Joel Taylor, Norwegian Institute for Cultural Heritage Research, Storgata 2, Postboks 736, Oslo, N-0105, Norway http://www.niku.no/, firstname.lastname@example.org
Collection surveys form a vital part of collection management. Often required for preventive conservation funding, they are used in museum contexts. Surveys have been designed to accommodate all kinds of materials and sizes of objects and collections, within a wide range of institutions for many purposes. Collections contain a wealth of information about past impacts of the museum environments. Although condition information requires existing deterioration, there is benefit to systematic assessment that goes beyond simple inspection.
Since their inception, collection surveys have been developed to provide management information that connects with a range of other preventive conservation activities. This added complexity may come at a cost if not carried out appropriately, but demonstrates the benefit of collection data in identifying and demonstrating need, and allocating resources.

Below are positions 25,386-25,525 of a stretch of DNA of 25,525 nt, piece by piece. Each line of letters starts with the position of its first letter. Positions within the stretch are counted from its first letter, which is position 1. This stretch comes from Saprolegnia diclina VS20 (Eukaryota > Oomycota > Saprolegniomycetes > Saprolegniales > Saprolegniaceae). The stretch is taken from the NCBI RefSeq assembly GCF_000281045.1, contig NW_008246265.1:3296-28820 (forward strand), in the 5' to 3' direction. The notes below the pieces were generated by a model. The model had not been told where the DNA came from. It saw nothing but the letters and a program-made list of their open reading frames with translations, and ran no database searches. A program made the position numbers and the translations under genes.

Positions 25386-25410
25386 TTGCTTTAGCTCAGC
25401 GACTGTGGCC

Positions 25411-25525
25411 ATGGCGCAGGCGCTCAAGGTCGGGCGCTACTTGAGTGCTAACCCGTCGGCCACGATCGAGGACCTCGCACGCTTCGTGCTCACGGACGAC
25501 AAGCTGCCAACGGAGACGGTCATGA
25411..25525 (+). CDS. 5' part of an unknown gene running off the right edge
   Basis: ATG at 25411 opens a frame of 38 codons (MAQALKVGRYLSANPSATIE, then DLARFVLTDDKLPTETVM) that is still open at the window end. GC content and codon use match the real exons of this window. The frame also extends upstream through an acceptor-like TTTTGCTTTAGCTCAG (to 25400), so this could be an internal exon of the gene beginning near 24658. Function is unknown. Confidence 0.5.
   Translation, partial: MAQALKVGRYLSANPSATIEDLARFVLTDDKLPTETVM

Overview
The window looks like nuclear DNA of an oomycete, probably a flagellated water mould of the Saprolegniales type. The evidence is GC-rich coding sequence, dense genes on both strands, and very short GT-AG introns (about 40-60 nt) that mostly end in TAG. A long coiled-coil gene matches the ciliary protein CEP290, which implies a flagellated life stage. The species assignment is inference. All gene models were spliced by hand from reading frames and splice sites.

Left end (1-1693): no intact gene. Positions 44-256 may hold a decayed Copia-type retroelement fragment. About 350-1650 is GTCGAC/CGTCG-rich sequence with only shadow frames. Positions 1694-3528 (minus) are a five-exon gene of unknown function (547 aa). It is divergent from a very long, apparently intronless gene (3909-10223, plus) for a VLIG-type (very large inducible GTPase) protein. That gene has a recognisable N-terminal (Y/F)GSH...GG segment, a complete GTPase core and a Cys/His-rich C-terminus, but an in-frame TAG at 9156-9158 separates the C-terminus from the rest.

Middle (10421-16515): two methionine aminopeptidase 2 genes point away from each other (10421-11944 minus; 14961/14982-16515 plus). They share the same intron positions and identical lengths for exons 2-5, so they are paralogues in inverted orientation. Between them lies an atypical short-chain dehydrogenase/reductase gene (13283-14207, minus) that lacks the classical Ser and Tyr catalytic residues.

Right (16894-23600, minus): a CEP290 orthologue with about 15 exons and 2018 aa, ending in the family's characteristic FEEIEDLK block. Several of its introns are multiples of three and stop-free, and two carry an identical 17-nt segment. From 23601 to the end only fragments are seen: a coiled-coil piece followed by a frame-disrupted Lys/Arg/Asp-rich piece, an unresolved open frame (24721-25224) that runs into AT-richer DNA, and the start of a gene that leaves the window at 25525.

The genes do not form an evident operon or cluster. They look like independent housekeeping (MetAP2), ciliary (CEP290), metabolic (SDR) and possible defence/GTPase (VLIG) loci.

Although condition is often recorded on a simple numerical scale, there are many complex features and these numbers represent a variety of issues and values connected to the collection, the institution, the institution’s environment and the aims of the survey. Despite superficial similarities each survey is unique. The fit of a survey to its purpose depends on the design. Great care must be taken when using data beyond the original survey purposes.